Usually when we are playing around with a new idea, we will groove on each section and explore the different possibilities within one riff; play it double time, or half time, or each person can go off and see what feels and sounds best altogether. Once we have the composition of the song, we will designate a certain place to begin the improv section, usually resolving back to the section before it.
Absolutely. Designated improv sections, or jam(s) for short, are a crucial part of our sound. When we’re writing a setlist, we usually pick a place in each song to transition into a ‘jam’. At that point we’ll either improvise our way back to the previous tune, or segue into the next tune. That’s not to say we don’t occasionally go off the cuff and improvise certain parts that would otherwise stick to a set format. What we do plan out is where the improv section will begin, and where the transition will lead us back to in each song. Obviously we try to mix it up as much as possible.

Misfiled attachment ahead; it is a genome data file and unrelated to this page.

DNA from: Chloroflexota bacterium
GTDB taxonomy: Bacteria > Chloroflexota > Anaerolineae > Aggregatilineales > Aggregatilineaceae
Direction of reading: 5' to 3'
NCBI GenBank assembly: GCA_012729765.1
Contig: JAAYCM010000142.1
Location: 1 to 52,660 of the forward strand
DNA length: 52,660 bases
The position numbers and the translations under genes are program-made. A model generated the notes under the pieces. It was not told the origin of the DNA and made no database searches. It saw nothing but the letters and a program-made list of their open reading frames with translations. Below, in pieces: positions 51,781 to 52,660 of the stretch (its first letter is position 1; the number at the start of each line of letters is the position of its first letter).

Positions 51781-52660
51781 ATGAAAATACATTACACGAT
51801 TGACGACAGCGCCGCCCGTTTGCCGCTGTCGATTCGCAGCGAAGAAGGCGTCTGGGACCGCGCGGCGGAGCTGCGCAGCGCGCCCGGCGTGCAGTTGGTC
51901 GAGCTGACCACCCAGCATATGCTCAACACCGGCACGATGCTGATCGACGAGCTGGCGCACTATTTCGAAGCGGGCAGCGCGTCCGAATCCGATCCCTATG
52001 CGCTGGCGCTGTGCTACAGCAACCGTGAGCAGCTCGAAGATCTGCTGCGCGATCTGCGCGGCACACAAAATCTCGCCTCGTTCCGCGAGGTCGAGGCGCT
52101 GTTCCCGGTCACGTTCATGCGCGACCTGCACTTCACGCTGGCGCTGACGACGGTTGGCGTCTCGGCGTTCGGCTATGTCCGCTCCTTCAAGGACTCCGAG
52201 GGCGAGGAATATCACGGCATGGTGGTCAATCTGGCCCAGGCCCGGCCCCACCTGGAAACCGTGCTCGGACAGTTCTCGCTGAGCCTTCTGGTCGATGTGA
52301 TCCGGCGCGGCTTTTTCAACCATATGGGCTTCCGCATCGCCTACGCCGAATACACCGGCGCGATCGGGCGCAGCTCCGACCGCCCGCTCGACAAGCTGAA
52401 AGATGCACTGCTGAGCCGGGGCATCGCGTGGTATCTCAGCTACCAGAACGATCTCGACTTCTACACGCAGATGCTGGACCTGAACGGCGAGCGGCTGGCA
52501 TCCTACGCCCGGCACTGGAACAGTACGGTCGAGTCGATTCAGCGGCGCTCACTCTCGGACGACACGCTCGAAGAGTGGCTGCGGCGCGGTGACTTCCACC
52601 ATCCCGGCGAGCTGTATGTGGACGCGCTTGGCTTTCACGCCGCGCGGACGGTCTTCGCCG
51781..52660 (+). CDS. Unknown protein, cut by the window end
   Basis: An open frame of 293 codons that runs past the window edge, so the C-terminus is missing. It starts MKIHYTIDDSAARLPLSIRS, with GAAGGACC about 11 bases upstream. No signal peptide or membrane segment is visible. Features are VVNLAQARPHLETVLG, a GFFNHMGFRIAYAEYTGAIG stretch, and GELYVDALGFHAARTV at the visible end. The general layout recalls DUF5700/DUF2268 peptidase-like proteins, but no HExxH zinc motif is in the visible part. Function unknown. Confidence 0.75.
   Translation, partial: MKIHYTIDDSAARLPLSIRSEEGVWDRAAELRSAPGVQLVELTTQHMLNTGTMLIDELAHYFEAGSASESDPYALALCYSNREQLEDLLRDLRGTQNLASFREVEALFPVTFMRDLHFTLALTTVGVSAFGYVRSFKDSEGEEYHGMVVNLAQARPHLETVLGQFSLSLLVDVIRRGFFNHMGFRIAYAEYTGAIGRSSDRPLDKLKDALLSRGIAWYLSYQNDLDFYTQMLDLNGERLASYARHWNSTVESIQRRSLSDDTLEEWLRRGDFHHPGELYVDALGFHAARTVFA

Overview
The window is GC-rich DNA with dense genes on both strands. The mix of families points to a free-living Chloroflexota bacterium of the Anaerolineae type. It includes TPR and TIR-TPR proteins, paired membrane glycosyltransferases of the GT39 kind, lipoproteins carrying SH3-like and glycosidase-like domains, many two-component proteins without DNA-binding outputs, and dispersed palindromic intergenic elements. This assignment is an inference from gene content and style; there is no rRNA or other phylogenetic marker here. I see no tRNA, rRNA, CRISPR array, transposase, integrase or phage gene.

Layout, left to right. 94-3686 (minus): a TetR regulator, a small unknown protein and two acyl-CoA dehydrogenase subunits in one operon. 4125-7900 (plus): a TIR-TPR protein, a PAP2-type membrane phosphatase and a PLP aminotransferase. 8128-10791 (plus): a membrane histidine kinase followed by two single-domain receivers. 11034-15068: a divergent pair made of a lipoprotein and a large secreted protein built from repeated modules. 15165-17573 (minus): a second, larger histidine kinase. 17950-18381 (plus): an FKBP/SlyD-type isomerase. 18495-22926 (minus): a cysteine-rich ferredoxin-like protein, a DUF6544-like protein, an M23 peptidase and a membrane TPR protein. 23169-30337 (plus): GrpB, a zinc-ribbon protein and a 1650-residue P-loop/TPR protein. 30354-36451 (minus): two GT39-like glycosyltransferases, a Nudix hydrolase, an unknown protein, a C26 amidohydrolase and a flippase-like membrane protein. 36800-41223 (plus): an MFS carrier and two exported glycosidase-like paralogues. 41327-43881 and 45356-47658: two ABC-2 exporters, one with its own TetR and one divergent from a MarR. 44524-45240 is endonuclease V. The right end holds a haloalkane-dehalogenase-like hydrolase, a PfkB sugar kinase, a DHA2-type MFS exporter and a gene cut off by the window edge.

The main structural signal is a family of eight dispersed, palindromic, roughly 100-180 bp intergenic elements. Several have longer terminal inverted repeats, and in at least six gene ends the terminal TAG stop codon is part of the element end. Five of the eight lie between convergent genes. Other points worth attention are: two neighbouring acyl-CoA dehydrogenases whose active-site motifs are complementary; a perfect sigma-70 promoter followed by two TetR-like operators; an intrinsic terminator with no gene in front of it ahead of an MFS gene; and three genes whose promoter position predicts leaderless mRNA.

What can you tell us about Schema’s plans for the future? (Adam/Ryan/Matt)
We want to play music, drink beers, and make people dance. Its always been about the music for us, I know I speak for every member of the group when I say that. We’re all good friends outside the band and in a sense, Schema is like a family and we are all brothers, bros. if you will. So as long as we can keep playing the music we love, and have fun while we’re doing it, you will be hearing a lot more from us in the future.
It seems that effect pedals are a big part of y’alls sound. What kind of effects do your guitar players use? How does it affect the sound of Schema? (Adam/Ryan/Matt)